Astigmatism Facts and Fiction

It is estimated that one in every three people have an astigmatism and almost three out of four glasses prescriptions have the correction for it in the prescription. Most Eye Doctors field questions about astigmatism daily if not hourly. I am going to go over several aspects and help shed some light on the facts and fiction of having an astigmatism. After all a condition this common in society should not be something that strikes fear into most patients when they hear they have one.

What is an Astigmatism?

An astigmatism is when the front part of the eye, also called the cornea, is not shaped perfectly round like a basketball. Instead the cornea is more like a football in shape where one sided is steeper than the other. Being shaped this way causes light to come into focus in two spots in the back of the eye instead of only one. This is not a big deal. It is perfectly “normal”, but not the ideal situation for clear vision. That is all that it is. Simply the front part of the eye being shaped “improperly. This is why there is no reason to stress if your Eye Doctor tells you that you have one.

Symptoms of an Astigmatism

Some of the symptoms of astigmatism can be as follows. You might notice lights, such as street lights, which should have a circle of glare around them instead have an area of glare that is longer than others. You also might notice images are slightly out of focus or have a slight shadow or ghost image to them. An uncorrected astigmatism can also frequently cause low grade dull type daily headaches. If you would like to read more about other ways the eyes can cause a headache check out my other post about headaches.

What Can Cause an Astigmatism?

There is a genetic component to astigmatism, so you have your ancestors to partially blame for it. Injury to the eye can sometimes cause it as well. As a medical community we aren’t 100% certain of the causes, but we do know those things can play a role in someone having one. However, it is a myth that reading in low light environments can cause one. Reading in low light can give you a headache or exhaust your vision, but it can’t cause an astigmatism.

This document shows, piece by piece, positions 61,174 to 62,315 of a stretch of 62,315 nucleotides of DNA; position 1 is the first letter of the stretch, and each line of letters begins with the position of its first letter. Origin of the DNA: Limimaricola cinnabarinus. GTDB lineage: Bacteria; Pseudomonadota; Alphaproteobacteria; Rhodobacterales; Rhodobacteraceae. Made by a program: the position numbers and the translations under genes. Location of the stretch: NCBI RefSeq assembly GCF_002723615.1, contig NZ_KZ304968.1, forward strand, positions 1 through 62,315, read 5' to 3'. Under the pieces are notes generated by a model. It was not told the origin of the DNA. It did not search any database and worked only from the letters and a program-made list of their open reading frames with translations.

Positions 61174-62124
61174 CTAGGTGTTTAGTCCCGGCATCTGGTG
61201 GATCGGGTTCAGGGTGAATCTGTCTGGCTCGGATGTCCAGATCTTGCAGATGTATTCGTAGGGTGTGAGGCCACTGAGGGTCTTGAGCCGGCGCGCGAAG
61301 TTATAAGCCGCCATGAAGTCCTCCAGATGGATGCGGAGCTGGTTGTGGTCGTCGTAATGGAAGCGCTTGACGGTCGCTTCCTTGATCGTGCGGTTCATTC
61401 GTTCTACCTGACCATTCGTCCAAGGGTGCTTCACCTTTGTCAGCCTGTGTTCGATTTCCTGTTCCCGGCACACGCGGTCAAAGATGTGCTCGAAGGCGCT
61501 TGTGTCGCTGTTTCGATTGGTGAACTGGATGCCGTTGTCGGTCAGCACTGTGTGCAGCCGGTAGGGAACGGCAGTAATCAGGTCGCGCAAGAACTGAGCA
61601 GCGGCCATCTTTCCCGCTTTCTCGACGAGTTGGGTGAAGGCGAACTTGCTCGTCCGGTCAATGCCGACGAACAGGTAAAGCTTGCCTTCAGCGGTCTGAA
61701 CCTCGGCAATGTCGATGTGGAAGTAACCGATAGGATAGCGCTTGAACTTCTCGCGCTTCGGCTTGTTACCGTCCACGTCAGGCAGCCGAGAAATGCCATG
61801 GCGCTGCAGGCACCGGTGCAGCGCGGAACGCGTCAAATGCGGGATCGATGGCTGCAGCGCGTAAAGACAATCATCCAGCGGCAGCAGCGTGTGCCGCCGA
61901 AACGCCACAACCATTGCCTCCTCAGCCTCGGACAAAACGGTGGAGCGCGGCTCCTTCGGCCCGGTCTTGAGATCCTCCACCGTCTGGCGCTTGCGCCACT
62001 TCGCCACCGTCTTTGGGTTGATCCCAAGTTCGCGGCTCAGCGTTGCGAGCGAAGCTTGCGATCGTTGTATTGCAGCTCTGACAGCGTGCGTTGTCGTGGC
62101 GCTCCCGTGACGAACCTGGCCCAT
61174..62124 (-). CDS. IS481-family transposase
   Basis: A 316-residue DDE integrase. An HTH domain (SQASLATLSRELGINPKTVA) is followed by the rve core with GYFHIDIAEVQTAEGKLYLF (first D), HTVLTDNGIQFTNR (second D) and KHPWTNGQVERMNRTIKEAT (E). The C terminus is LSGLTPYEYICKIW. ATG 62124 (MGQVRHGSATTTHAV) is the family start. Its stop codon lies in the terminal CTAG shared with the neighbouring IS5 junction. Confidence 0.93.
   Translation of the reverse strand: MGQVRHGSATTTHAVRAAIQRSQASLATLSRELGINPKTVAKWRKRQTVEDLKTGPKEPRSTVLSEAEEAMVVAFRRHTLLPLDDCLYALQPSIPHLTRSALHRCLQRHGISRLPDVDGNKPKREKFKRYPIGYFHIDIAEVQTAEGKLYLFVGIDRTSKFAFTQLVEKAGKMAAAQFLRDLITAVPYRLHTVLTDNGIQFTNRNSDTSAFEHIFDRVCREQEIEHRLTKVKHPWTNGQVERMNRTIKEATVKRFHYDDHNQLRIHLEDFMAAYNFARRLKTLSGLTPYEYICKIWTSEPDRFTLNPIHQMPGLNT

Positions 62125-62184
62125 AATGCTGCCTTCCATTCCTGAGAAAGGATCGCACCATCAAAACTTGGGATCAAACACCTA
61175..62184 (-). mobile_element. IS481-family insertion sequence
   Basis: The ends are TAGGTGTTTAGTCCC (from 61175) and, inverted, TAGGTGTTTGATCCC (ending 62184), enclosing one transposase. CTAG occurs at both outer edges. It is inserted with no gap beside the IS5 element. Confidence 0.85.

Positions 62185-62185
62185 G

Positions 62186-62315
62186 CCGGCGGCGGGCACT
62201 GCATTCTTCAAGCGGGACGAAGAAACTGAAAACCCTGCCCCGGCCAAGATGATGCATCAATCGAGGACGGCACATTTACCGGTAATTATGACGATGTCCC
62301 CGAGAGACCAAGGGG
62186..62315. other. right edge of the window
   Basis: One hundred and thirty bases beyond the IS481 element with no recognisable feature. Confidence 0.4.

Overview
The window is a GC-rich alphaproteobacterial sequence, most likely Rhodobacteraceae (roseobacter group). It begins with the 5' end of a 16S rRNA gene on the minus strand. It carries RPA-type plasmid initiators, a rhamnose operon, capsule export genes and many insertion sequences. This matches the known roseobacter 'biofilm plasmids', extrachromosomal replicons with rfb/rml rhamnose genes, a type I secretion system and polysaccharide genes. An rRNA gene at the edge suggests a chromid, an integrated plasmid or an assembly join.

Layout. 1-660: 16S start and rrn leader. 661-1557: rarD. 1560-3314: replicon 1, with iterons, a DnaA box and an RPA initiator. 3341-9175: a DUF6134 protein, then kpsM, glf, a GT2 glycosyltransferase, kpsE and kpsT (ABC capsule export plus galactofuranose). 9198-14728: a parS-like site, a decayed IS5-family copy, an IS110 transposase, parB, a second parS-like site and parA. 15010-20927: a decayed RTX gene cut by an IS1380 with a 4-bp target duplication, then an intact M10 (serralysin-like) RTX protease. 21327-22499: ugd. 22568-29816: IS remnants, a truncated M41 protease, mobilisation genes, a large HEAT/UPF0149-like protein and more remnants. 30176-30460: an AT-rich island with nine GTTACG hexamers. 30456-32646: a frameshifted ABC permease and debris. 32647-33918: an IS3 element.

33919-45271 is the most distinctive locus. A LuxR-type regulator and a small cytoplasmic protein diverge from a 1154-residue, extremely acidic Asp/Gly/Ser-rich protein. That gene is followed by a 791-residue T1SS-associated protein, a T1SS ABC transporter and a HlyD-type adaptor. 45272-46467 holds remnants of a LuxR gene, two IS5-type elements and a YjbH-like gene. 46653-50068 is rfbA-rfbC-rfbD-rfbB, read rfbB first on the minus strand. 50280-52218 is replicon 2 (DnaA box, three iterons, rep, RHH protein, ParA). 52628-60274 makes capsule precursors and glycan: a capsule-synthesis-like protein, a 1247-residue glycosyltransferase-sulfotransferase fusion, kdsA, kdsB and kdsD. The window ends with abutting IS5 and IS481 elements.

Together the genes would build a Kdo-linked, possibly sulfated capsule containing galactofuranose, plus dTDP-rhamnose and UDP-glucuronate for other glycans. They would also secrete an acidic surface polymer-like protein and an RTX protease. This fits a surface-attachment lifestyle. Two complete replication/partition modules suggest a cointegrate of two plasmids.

Different Types of Astigmatism

While there are technically multiple types of astigmatism that is mainly for the academics to argue and debate. For the most people it is not something to really talk about, but I am going to anyways. The different types of astigmatism are classified as compound hyperopic astigmatism, compound myopic astigmatism, and mixed astigmatism. All these mean is that both points of focus of light are behind the retina, in front of the retina, or one in front and one behind.

How to Fix An Astigmatism

Glasses, contacts, or refractive surgery like LASIK can easily correct it and rid the things you might notice from it. When it comes to the glasses it is an extremely easy fix. Depending on how high the astigmatism is will determine if certain eyeglass frame styles are an option for you. Most contact lens companies will make a topic or astigmatism version of contact lenses.

Having this added to your glasses or contact lenses is a simple fix. The glasses won’t cost more because of it, but sometimes the contact lenses do cost more. Having one is not the worst thing because again almost a third of the population has one. So, know that you are in good company if you have one because if you are in a room of more than 5 people someone else probably has one.

If you still have questions or want to know if you have one come by our offices for an eye examination. If you ever have a topic you would like me to talk about please send us an email and I will gladly talk about any topic. I am adding more topics every month, so make sure to check beak monthly to see what other topics I have covered. You can also give us a call! I know there are tons of articles you could have read, and I appreciate you taking the time to read my article. I hope you have a great day and thanks for reading.

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